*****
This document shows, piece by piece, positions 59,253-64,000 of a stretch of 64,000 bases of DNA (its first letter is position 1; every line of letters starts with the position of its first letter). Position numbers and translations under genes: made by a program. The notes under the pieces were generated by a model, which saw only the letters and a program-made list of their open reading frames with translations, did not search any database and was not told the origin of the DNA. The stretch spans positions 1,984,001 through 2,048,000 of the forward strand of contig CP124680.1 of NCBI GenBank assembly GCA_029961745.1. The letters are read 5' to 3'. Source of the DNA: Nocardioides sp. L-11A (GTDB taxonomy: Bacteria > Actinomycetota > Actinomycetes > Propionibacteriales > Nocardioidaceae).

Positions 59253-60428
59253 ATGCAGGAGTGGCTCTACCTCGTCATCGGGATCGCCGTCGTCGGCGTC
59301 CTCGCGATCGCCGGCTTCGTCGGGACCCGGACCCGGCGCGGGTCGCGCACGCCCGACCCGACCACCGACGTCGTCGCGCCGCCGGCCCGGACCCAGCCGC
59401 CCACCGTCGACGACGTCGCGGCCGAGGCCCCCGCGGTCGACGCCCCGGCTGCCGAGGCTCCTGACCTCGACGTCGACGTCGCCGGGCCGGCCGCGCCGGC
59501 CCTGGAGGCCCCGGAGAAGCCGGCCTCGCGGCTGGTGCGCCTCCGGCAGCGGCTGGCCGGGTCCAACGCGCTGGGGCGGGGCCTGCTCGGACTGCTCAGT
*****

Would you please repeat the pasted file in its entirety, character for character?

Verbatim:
This document shows, piece by piece, positions 59,253-64,000 of a stretch of 64,000 bases of DNA (its first letter is position 1; every line of letters starts with the position of its first letter). Position numbers and translations under genes: made by a program. The notes under the pieces were generated by a model, which saw only the letters and a program-made list of their open reading frames with translations, did not search any database and was not told the origin of the DNA. The stretch spans positions 1,984,001 through 2,048,000 of the forward strand of contig CP124680.1 of NCBI GenBank assembly GCA_029961745.1. The letters are read 5' to 3'. Source of the DNA: Nocardioides sp. L-11A (GTDB taxonomy: Bacteria > Actinomycetota > Actinomycetes > Propionibacteriales > Nocardioidaceae).

Positions 59253-60428
59253 ATGCAGGAGTGGCTCTACCTCGTCATCGGGATCGCCGTCGTCGGCGTC
59301 CTCGCGATCGCCGGCTTCGTCGGGACCCGGACCCGGCGCGGGTCGCGCACGCCCGACCCGACCACCGACGTCGTCGCGCCGCCGGCCCGGACCCAGCCGC
59401 CCACCGTCGACGACGTCGCGGCCGAGGCCCCCGCGGTCGACGCCCCGGCTGCCGAGGCTCCTGACCTCGACGTCGACGTCGCCGGGCCGGCCGCGCCGGC
59501 CCTGGAGGCCCCGGAGAAGCCGGCCTCGCGGCTGGTGCGCCTCCGGCAGCGGCTGGCCGGGTCCAACGCGCTGGGGCGGGGCCTGCTCGGACTGCTCAGT